Mental Health Support In The Workplace How can your provide mental health support in the workplace? Mental health is never far from the headlines – and with good reason. Figures from the mental health charity, Mind, show that as many as one in four people in the UK experience a mental health problem each year with anxiety, depression and PTSD among the most common.
Mental health doesn’t discriminate. It is therefore vital that those who are suffering with their mental health are provided with adequate mental health support.
It’s estimated that there are over 200 different types of mental health conditions worldwide. Some disorders you will have heard of, for example anxiety. However, there are many disorders you may not be familiar with, for example, dissociative identity disorder. Each mental health concern is unique and requires its own level of mental health support.
Mental health support
There is no pause button for mental health. If an employee is suffering with a mental health condition it is going to follow them into the workplace. It’s estimated that
one in three employees suffer from a mental health issue whilst in employment.
Under the Health & Safety at Work Act, it’s your responsibility to ensure the health, safety and wellbeing of your team. Long gone are the days where this only applies to physical health and safety; psychological health and safety is just as important.
You may be wondering where to start when it comes to supporting employees with mental health issues. Mental health has been heavily stigmatised, resulting in the UK adopting a culture where we aren’t too sure what we should do or say when it comes to supporting someone. Thankfully, over the last few years we’ve realised that ignoring mental health issues only makes the situation worse for all involved.
Here are our top tips on providing mental health support in the workplace: Encourage conversation
Starting a conversation about mental health can be daunting. However, simply asking ‘are you okay?’ is a great place to start when wanting to provide mental health support. It’s not often people want to start a conversation about their mental health issue. This could be because they’re coping fine, they feel embarrassed or they feel vulnerable opening up. Asking a colleague if they’re okay is a non-judgemental, non-invasive way of creating a dialogue. Conversations often help break down the stigma associated with mental health. Conversation can also be a momentary distraction, setting the foundation for future conversations where your colleague may feel ready to open up.
Implement mental health training
Level 2 first aid for mental health training provides the necessary knowledge and skills to provide mental health support. Upon completion of the course, delegates will become first aiders for mental health.
First aiders for mental health are point persons within your business who have been suitably trained to:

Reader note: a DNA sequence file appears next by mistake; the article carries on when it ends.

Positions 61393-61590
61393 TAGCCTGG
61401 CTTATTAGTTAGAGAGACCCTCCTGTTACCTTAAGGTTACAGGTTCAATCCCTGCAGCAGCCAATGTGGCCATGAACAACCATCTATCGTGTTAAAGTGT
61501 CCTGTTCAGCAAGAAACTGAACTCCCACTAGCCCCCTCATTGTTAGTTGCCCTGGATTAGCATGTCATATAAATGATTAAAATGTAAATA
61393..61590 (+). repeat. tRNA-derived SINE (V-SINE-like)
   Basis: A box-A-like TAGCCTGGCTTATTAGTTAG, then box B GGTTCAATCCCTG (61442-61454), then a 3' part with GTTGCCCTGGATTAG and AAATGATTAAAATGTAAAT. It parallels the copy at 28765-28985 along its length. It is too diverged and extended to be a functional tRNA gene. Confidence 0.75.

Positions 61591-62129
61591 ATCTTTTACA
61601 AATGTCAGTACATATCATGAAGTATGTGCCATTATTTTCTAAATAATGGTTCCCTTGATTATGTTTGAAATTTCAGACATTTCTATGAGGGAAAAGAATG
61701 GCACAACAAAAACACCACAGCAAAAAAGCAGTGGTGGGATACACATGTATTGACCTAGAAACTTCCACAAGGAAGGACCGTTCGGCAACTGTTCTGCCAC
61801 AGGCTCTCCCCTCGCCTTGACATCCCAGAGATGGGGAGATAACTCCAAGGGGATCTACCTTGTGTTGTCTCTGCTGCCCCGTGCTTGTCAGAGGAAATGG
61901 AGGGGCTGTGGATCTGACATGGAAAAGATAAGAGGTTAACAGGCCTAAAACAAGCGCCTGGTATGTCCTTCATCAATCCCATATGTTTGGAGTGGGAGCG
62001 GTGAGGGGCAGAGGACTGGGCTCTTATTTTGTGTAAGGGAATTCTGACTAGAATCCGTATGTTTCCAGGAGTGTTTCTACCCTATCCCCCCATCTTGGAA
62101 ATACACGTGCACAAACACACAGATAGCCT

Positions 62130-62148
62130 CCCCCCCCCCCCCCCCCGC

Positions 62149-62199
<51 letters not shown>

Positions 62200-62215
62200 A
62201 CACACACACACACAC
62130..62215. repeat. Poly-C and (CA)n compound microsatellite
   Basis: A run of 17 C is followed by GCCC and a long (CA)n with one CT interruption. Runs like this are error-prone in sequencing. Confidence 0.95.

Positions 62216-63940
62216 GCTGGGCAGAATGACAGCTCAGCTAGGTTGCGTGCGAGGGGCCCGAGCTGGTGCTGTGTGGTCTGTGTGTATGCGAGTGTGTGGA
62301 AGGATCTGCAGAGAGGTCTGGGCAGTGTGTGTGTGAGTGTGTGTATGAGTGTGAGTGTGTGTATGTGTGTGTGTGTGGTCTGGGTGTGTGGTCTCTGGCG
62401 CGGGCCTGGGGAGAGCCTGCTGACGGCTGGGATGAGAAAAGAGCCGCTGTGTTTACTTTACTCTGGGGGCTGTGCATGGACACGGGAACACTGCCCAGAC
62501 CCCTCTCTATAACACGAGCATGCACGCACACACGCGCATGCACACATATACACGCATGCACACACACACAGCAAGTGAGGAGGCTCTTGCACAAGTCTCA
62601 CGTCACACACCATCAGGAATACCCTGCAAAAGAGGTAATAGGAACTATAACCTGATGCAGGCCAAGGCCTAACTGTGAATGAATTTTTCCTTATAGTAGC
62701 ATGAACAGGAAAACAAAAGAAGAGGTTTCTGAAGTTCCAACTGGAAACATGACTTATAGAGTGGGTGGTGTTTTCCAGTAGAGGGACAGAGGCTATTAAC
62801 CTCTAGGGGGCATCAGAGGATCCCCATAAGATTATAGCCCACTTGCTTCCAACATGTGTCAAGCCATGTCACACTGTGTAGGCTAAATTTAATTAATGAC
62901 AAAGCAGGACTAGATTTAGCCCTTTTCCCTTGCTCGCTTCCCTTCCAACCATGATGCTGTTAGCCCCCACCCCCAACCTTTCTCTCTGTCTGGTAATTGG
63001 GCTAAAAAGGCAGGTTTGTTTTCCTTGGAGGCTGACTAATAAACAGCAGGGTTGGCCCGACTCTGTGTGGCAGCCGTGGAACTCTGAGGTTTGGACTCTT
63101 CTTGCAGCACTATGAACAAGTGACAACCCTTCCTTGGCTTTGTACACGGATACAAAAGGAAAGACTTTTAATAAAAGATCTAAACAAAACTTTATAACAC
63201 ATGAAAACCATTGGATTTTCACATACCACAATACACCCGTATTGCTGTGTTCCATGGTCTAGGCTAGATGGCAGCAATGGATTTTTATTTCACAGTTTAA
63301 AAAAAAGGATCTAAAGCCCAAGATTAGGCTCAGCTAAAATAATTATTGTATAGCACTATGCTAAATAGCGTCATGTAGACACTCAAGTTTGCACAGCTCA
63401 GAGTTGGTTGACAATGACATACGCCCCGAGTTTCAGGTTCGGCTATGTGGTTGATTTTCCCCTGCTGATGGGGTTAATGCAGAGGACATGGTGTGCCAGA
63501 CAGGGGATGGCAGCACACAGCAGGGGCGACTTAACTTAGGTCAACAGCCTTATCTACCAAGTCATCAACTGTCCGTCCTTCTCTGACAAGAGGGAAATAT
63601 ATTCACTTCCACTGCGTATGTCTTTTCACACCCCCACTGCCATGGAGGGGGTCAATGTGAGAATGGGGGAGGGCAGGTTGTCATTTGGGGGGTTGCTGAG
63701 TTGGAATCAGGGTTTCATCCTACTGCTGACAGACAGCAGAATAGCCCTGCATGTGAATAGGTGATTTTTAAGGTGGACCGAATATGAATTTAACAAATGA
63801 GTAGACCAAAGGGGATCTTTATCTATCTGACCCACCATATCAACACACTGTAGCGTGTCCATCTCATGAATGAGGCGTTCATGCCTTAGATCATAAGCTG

-identify mental health conditions
-provide advice and start conversations
-create first aid for mental health action plans
Mental health training has gained recent traction and for good reason. It’s a legal requirement for your business to have a traditional first aider. Therefore, it makes sense that your business also has a mental health first aider,
If you would like more information on our level 2 first aid for mental health training course then
click here. Create a healthy work/life balance
There’s no doubt that demanding workloads can cause mental health issues. Increased work hours, overtime and minimal time off leaves little quality ‘me time’ for employees – something which is vital when promoting positive mental health.
A recent survey uncovered that 40% of employees neglect other aspects of their life due to their work. Thus increasing their vulnerability to mental health issues. It’s therefore imperative that you are reasonable when it comes to your employees’ working hours. You can improve your employees’ work/life balance by:
– developing work/life balance policies
– encouraging managers to spot signs of a ‘burnout’
– monitoring your employees’ workload to ensure it’s manageable Introduce an Employee Assistance Programme
Employee Assistance Programmes (EAPs) are becoming increasingly popular within UK businesses. The main benefit of an EAP is that they provide 24 hour counselling support to employees, whether it be over the phone, face to face or through online portals. EAP’s are a discreet, confidential way of providing mental health support for your employees.
Benefits of mental health support
Supporting your employees through any mental health concerns they may have will benefit both the employee and your business. Mental health issues account for 12.7% of absenteeism rates, meaning your bottom line can be severely affected. Ensuring your team are happy, healthy and supported increases employee motivation, and in turn, your company’s performance levels. After all, healthy employees are happy employees.
For more information on how you can provide effective mental health support for your team you can contact our HR and Occupational Health team on 08450 50 40 60.